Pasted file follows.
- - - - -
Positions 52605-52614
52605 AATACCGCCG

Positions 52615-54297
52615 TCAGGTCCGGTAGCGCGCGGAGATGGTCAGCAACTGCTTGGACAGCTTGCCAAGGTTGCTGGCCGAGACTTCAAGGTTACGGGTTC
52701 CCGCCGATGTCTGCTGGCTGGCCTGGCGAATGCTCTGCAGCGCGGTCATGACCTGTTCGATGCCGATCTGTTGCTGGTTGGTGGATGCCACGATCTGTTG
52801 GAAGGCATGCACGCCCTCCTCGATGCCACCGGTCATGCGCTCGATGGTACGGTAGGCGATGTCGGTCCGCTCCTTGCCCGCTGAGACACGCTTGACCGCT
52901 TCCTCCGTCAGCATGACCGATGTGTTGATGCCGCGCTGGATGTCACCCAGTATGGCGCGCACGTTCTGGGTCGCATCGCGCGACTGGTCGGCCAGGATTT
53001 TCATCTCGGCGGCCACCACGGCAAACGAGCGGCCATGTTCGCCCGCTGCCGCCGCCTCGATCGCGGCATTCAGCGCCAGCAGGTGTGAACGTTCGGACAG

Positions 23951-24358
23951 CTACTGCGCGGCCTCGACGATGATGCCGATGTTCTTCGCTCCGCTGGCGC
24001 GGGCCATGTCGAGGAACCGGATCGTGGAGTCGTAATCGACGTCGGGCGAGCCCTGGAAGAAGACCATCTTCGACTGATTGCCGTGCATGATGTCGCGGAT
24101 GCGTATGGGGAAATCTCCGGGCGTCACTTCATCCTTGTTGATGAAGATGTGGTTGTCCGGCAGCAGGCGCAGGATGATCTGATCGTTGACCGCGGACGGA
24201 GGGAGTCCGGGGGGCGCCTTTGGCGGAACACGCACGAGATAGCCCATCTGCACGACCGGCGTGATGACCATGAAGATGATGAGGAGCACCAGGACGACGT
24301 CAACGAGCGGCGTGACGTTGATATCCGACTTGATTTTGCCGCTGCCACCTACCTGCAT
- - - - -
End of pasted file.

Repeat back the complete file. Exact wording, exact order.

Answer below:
Positions 52605-52614
52605 AATACCGCCG

Positions 52615-54297
52615 TCAGGTCCGGTAGCGCGCGGAGATGGTCAGCAACTGCTTGGACAGCTTGCCAAGGTTGCTGGCCGAGACTTCAAGGTTACGGGTTC
52701 CCGCCGATGTCTGCTGGCTGGCCTGGCGAATGCTCTGCAGCGCGGTCATGACCTGTTCGATGCCGATCTGTTGCTGGTTGGTGGATGCCACGATCTGTTG
52801 GAAGGCATGCACGCCCTCCTCGATGCCACCGGTCATGCGCTCGATGGTACGGTAGGCGATGTCGGTCCGCTCCTTGCCCGCTGAGACACGCTTGACCGCT
52901 TCCTCCGTCAGCATGACCGATGTGTTGATGCCGCGCTGGATGTCACCCAGTATGGCGCGCACGTTCTGGGTCGCATCGCGCGACTGGTCGGCCAGGATTT
53001 TCATCTCGGCGGCCACCACGGCAAACGAGCGGCCATGTTCGCCCGCTGCCGCCGCCTCGATCGCGGCATTCAGCGCCAGCAGGTGTGAACGTTCGGACAG

Positions 23951-24358
23951 CTACTGCGCGGCCTCGACGATGATGCCGATGTTCTTCGCTCCGCTGGCGC
24001 GGGCCATGTCGAGGAACCGGATCGTGGAGTCGTAATCGACGTCGGGCGAGCCCTGGAAGAAGACCATCTTCGACTGATTGCCGTGCATGATGTCGCGGAT
24101 GCGTATGGGGAAATCTCCGGGCGTCACTTCATCCTTGTTGATGAAGATGTGGTTGTCCGGCAGCAGGCGCAGGATGATCTGATCGTTGACCGCGGACGGA
24201 GGGAGTCCGGGGGGCGCCTTTGGCGGAACACGCACGAGATAGCCCATCTGCACGACCGGCGTGATGACCATGAAGATGATGAGGAGCACCAGGACGACGT
24301 CAACGAGCGGCGTGACGTTGATATCCGACTTGATTTTGCCGCTGCCACCTACCTGCAT